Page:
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On this day

Joseph Cosgrove

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On this day 09 May 2012 Mark Rothko's "Orange, Red, Yellow" becomes the most expensive contemporary art piece to be sold at auction for $86.9 million dollars. I couldn't find any info on who bought it.
 

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On this day 09 May 2012 Mark Rothko's "Orange, Red, Yellow" becomes the most expensive contemporary art piece to be sold at auction for $86.9 million dollars. I couldn't find any info on who bought it.
Wow, I could stood for hours in front of this piece of art (crap) and admire its beauty and geniality of artist. :)
In this one painter invested at least some effort. There is pieces of modern art which literally took 10 minutes to be made and then sold for couple millions
Looking at Mark Rothko work almost all of his paintings looks absolutely same only different colors and sizes of rectangle.
Maybe I'm stupid and backwardy , but could someone explain to me how this ... can be considered as piece of art and even sold for that much?
Any better house wall painter who knows proper techniques could mad this on your wall for couples tenths of bucks.

Joe, what is your opinion on this and other similar contemporary, modern art? I heard somewhere that when crappy work like that hits unrealistically high prices there's money washing going on. Which is good, because that way at least would make some sense.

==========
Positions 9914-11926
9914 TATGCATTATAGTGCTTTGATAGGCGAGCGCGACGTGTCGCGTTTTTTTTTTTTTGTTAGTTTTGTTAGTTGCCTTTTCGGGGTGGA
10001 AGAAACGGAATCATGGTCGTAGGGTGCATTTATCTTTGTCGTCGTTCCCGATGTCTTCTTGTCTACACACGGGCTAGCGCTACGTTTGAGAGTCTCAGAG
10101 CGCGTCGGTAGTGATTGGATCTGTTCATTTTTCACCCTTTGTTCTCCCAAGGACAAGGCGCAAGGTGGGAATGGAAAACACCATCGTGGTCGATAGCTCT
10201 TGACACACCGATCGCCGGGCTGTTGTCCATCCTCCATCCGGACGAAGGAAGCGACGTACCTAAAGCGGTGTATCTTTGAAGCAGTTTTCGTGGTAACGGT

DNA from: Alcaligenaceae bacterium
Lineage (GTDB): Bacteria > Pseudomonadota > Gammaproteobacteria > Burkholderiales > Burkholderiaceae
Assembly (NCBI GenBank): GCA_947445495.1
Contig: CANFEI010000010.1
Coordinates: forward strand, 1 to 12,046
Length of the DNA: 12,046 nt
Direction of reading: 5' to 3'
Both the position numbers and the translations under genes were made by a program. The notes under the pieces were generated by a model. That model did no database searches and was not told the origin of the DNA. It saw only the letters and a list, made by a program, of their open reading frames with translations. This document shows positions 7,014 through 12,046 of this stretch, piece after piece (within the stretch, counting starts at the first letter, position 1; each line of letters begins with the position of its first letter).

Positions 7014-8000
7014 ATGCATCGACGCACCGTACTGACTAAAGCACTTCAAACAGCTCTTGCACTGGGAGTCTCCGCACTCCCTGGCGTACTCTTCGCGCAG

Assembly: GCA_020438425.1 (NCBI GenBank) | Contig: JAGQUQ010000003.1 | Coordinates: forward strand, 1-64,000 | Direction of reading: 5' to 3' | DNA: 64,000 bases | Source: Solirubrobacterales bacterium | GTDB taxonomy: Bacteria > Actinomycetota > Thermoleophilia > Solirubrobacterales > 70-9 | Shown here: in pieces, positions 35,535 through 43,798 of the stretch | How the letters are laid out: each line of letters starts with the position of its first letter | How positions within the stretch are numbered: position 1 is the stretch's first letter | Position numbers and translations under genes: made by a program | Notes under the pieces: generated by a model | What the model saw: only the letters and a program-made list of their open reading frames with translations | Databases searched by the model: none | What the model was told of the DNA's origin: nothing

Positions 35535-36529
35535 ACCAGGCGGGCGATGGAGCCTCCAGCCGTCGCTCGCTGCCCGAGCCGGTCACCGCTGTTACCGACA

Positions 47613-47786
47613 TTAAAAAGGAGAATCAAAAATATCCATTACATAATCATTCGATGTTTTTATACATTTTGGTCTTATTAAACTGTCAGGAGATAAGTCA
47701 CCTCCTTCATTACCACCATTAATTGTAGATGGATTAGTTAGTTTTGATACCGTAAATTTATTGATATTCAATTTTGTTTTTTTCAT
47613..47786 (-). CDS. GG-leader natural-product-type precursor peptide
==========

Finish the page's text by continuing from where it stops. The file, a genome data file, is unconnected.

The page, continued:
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Ratu Sukuna Day
(Celebrated on the last Monday of the month of May)

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Ratu Sir Lala Sukuna, KCMG, KBE (22 April 1888 - 30 May 1958) was a Fijian chief, a scholar, legionnaire, and statesman. He is regarded as the forerunner of the post-independence leadership of Fiji.
He did more than anybody to lay the groundwork for self-government by fostering the development of modern institutions in Fiji, and although he died a dozen years before independence from the United Kingdom was achieved in 1970, his vision set the course that Fiji was to follow in the years to come.


War hero and Scholar.

(Brief Mil/Edu background)

It was at this point in his life that the connections cultivated by Sukuna's father throughout his career proved decisive. No Fijians to date had graduated from a university, and the British colonial administration was unwilling to encourage higher learning for the natives. However, Ratu Madraiwiwi was personally acquainted with the colonial Governor, Sir Francis Henry May, and in 1911 asked him to try to arrange for his son to study at a British university on the grounds that he had passed the matriculation exams at Wanganui Collegiate School. May's influence persuaded the British Colonial Secretary, reluctantly, to grant Sukuna a one-year leave of absence from his responsibilities in Fiji to study history at Wadham College, Oxford, in 1913. Financial constraints had prevented him from realising his dream of pursuing a four-year law degree at Cambridge.